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Percept Psychophys. 2007 Feb;69(2):241-53.

Kinematic cues for person identification from biological motion.

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Ruhr-Universit├Ąt-Bochum, Bochum, Germany.


We examined the role of kinematic information for person identification. Observers learned to name seven walkers shown as point-light displays that were normalized by their size, shape, and gait frequency under a frontal, half-profile, or profile view. In two experiments, we analyzed the impact of individual harmonics as created by a Fourier analysis of a walking pattern, as well as the relative importance of the amplitude and the phase spectra in walkers shown from different viewpoints. The first harmonic contained most of the individual information, but performance was also above chance level when only the second harmonic was available. Normalization of the amplitude of a walking pattern resulted in a severe deterioration of performance, whereas the relative phase of the point lights was only used from a frontal viewpoint. No overall advantage for a single learning viewpoint was found, and there is considerable generalization to novel testing viewpoints.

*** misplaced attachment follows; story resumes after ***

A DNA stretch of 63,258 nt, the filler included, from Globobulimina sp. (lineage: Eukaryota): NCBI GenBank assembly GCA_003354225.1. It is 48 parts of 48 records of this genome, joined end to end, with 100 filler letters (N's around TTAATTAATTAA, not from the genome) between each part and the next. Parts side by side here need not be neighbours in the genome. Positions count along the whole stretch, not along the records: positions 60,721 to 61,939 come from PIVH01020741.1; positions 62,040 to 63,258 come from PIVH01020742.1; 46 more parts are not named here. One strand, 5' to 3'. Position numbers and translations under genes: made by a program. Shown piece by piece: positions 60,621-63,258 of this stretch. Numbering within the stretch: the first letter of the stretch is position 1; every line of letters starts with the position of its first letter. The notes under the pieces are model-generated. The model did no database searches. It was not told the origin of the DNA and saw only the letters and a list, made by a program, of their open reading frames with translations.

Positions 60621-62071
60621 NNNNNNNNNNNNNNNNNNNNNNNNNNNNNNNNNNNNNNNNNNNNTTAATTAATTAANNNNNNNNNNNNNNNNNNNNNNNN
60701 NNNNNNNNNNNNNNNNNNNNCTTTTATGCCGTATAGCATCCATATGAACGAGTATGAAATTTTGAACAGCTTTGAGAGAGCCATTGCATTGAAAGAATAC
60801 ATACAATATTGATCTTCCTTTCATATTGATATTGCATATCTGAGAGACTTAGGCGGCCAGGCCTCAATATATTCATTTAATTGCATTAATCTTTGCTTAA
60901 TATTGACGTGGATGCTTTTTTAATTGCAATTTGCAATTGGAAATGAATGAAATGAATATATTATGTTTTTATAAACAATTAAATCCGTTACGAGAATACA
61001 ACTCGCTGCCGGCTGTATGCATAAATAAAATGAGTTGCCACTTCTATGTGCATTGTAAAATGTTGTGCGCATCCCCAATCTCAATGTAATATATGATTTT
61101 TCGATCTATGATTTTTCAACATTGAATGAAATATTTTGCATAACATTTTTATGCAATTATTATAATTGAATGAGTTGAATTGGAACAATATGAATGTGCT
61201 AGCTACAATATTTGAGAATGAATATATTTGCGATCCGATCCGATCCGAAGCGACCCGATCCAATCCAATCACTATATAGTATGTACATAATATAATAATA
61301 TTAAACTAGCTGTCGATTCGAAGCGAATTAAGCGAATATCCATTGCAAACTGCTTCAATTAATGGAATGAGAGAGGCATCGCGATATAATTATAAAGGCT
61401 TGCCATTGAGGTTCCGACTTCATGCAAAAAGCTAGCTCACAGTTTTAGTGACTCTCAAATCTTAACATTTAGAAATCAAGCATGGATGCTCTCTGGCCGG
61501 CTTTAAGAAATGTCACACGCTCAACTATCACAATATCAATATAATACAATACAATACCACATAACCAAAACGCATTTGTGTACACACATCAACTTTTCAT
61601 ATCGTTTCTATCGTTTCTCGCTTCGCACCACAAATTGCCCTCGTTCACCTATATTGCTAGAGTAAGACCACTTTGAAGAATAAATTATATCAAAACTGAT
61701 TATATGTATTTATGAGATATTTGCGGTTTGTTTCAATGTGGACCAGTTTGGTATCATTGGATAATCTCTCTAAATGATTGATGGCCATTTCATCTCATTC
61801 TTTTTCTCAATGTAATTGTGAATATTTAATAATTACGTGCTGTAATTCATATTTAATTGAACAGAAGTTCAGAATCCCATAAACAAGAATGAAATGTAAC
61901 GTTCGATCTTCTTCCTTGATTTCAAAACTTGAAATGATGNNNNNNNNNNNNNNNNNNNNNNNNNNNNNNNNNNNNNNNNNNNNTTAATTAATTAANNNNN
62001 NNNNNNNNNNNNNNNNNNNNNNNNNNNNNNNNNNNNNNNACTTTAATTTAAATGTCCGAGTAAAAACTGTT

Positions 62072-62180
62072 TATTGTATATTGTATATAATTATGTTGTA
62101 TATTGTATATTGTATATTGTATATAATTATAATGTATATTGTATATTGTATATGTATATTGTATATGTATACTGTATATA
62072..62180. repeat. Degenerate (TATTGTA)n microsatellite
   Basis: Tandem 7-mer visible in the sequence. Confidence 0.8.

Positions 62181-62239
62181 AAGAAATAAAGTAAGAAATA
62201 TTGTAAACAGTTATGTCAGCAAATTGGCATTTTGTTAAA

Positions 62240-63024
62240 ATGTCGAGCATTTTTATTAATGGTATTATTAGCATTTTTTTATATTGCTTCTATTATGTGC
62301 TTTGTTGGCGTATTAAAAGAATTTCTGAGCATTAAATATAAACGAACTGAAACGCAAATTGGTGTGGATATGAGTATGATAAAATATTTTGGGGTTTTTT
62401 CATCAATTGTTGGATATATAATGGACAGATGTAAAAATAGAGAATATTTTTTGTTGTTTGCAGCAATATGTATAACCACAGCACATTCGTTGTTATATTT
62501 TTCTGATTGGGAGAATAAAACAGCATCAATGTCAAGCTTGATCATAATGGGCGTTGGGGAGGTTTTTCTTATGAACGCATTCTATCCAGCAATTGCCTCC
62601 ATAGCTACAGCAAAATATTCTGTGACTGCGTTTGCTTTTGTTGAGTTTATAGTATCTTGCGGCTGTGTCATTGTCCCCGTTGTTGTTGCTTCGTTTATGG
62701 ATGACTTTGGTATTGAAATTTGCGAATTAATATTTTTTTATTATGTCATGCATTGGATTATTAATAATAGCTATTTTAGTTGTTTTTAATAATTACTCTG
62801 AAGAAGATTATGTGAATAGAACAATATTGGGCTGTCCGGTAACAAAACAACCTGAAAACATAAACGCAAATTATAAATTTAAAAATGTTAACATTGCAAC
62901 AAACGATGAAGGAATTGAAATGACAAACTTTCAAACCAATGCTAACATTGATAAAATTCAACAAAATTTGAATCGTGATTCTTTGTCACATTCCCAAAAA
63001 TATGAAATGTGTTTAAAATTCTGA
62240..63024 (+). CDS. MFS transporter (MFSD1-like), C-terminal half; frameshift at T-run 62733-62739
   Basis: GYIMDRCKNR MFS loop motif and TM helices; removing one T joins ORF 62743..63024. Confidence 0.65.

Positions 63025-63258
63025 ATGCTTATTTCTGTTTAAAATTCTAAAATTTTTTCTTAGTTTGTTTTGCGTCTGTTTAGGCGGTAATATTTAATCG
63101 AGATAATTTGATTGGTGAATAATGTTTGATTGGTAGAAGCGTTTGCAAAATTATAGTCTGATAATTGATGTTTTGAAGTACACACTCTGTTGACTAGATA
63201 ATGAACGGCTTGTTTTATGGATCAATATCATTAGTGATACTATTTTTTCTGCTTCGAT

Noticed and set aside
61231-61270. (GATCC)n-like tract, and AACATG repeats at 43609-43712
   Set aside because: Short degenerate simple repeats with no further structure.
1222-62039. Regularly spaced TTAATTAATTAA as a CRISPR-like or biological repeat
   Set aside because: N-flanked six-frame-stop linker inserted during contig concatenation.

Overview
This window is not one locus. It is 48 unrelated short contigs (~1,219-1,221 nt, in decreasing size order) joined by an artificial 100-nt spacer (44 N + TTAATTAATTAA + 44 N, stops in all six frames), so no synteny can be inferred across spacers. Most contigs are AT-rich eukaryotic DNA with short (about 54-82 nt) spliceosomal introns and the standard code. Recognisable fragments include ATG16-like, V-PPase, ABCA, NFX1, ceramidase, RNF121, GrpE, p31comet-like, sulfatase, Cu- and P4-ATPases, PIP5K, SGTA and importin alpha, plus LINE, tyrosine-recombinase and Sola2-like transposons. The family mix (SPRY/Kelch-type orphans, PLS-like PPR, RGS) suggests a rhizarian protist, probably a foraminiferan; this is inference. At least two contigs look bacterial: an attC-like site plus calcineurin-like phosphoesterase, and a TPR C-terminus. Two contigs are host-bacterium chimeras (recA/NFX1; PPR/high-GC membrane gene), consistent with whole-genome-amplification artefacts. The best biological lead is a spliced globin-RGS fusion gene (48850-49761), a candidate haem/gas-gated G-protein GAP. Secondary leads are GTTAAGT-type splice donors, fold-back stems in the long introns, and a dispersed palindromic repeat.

[Indexed for MEDLINE]

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